You wrote of transmission0 and reflection0, that, "all they contain are simple floats." As described, however, the code is generating a great many so-called software floats. Maple will dispose of those, once no longer needed, during garbage collection. But that extra garbage collection adds to the total overhead. If you really just need the Matrices to store floating-point numbers, and if hardware double-precision is sufficient, then consider placing an appropriate datatype on the Matrices. For example, > transmission0:=Matrix(1200,2,datatype=float[8]): and similarly for reflection0, re, and te. You might also be able to fill the first column of both transmission0 and reflection0 more quickly, by pulling the assignments (into their first columns) out of the loop. Completely outside of the loop, create a Vector, > firstcol := Vector(1200,(j)->0.0416666666*j,datatype=float[8]): and also do, outside the loop, > transmission0[1..1200,1] := firstcol: > reflection0[1..1200,1] := firstcol: I hope I got that right. There might be more efficient ways to initialize the second column too, but it's not possible to say without knowing how rcwa writes to te and re depending on M and how M changes with m. Also, if you made rcwa accept re and te as parameters (it should still be able to update them efficiently, inplace, if they had float[8] datatype), while also making rcwa return M instead of writing to it as a global, then perhaps you could then run rcwa under the faster purely floating-point evalhf interpreter. See the help-page ?evalhf for details. acer
I am curious why there is interest shown here in speed performance but not in memory performance. For example, how do the various techniques differ in terms of how much extra memory they allocate? I find that Maple performance discussions tend in general to have an emphasis about speed of execution. Isn't a performance metric which combines both speed and memory allocation just as valuable, and perhaps more valuable in general? I have seen a few different performance metrics commonly used in the past. One is time_duration*allocation_increase, and another is time_duration*(allocation_increase^2). I prefer the technique Roman used here, to have restarts between comparisons of various methods. For, even if one is not measuring memory allocation as part of the performance metric, there can be a penalty for garbage collection which changes with ongoing differences in memory allocation. So it can happen that the order of tests affects how they perform. Putting distinct tests into distinct Maple runs can alleviate such obscuring interference. (As we know, it was not always true as it is in Maple 10 that memory would be completely freed upon restart. So multiple sessions for distinct tests is cleaner all round.) acer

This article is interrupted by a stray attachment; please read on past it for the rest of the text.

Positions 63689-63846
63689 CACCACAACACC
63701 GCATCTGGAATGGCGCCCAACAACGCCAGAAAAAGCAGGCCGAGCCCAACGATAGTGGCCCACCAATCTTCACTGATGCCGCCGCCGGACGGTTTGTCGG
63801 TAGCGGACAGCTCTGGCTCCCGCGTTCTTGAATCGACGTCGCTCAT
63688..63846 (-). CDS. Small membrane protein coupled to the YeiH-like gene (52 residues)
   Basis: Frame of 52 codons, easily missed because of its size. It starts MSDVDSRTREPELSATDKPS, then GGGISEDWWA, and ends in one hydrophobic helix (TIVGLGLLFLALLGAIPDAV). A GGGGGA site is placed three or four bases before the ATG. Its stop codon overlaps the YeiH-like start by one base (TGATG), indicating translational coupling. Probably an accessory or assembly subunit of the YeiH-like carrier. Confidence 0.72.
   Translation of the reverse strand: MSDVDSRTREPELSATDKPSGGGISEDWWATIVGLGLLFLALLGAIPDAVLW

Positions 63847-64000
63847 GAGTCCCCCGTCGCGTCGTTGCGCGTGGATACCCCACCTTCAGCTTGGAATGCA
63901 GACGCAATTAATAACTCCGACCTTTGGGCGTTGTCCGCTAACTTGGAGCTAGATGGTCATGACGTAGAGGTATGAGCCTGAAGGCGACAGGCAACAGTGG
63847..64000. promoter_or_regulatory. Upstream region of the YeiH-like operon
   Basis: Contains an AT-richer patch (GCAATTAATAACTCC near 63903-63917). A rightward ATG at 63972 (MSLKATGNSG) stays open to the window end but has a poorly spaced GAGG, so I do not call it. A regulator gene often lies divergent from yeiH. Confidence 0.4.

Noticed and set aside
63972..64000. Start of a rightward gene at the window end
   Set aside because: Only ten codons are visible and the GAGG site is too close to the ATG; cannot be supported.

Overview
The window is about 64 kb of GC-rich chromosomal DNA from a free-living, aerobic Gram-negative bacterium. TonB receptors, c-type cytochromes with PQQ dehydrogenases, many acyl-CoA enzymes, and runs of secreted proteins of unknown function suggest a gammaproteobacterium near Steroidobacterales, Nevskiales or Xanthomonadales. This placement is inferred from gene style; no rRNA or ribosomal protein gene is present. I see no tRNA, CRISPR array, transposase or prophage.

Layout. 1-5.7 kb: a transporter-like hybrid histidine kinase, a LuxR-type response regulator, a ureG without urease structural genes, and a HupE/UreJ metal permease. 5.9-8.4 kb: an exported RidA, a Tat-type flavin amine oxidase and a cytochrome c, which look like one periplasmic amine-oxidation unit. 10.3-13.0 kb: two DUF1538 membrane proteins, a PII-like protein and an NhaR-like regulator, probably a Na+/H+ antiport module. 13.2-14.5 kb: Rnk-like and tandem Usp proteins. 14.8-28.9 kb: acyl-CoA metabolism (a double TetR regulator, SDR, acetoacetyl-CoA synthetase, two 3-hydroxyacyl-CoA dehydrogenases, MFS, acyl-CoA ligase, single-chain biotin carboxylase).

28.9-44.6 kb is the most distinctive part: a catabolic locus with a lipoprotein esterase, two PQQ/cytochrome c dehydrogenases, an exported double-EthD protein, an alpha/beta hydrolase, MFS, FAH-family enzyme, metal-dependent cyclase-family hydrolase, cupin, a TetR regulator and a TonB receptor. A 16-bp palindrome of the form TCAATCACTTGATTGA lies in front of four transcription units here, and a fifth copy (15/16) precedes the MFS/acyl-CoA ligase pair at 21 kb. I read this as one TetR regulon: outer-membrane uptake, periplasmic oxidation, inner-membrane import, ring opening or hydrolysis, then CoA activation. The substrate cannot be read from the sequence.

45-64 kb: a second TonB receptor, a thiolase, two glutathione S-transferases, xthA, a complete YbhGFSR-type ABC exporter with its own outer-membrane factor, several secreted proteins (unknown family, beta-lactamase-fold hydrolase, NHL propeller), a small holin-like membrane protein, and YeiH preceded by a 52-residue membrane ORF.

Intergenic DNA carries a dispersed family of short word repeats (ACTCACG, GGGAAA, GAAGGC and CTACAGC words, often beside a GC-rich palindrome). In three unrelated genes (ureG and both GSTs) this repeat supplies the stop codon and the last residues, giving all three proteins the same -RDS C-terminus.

Despite the fact that eq contains coefficients whose exponents grow (exponent of 10) with respect to evaluation at Digits precision, the numerical solution appears to remain stably computed. So perhaps the solution is accurate. The left-hand-side of eq appears to be monotonic and continuous from -10^8 to 10^3. (Wouldn't it be mildly surprising if the *exact* solution of equations which well-represent beam mechanics not at least be continuous?) You mentioned that you had a class of equations to handle. Will they all be monotonic, or at least continuous? If so, maybe it could suffice to find a value of N which makes lhs(eq) positive and another which makes it negative, in which case you know that there must exist a value between them which satisfies eq. You could try peppering a numeric range for N, in an attempt to find such a pair of values of N. That'd save the effort of asking fsolve to locate and closely approximate an actual root. As far as the code goes, the final eq and solution appear to remain unchanged if you do the following: - replace the subs() calls with eval() calls - replace the evalf(...int()) calls with evalf(...Int()) calls - replace the int() call when assigning to f by an Int() call This seems to speed it up. acer
Despite the fact that eq contains coefficients whose exponents grow (exponent of 10) with respect to evaluation at Digits precision, the numerical solution appears to remain stably computed. So perhaps the solution is accurate. The left-hand-side of eq appears to be monotonic and continuous from -10^8 to 10^3. (Wouldn't it be mildly surprising if the *exact* solution of equations which well-represent beam mechanics not at least be continuous?) You mentioned that you had a class of equations to handle. Will they all be monotonic, or at least continuous? If so, maybe it could suffice to find a value of N which makes lhs(eq) positive and another which makes it negative, in which case you know that there must exist a value between them which satisfies eq. You could try peppering a numeric range for N, in an attempt to find such a pair of values of N. That'd save the effort of asking fsolve to locate and closely approximate an actual root. As far as the code goes, the final eq and solution appear to remain unchanged if you do the following: - replace the subs() calls with eval() calls - replace the evalf(...int()) calls with evalf(...Int()) calls - replace the int() call when assigning to f by an Int() call This seems to speed it up. acer
What does LinearAlgebra[ConditionNumber]() give, for your large Matrix? See ?conditionnumber,Definition Ill-conditioning can account for no digits of accuracy in the forward-error result (which you seem to be computing by local_A . sol ). What happens if you increase Digits and repeat the calculations? See the Hilbert Matrix example in the LinearAlgebra tutorial. It's supposed to illustrate the effect of very poor conditioning of a linear system. acer
What does LinearAlgebra[ConditionNumber]() give, for your large Matrix? See ?conditionnumber,Definition Ill-conditioning can account for no digits of accuracy in the forward-error result (which you seem to be computing by local_A . sol ). What happens if you increase Digits and repeat the calculations? See the Hilbert Matrix example in the LinearAlgebra tutorial. It's supposed to illustrate the effect of very poor conditioning of a linear system. acer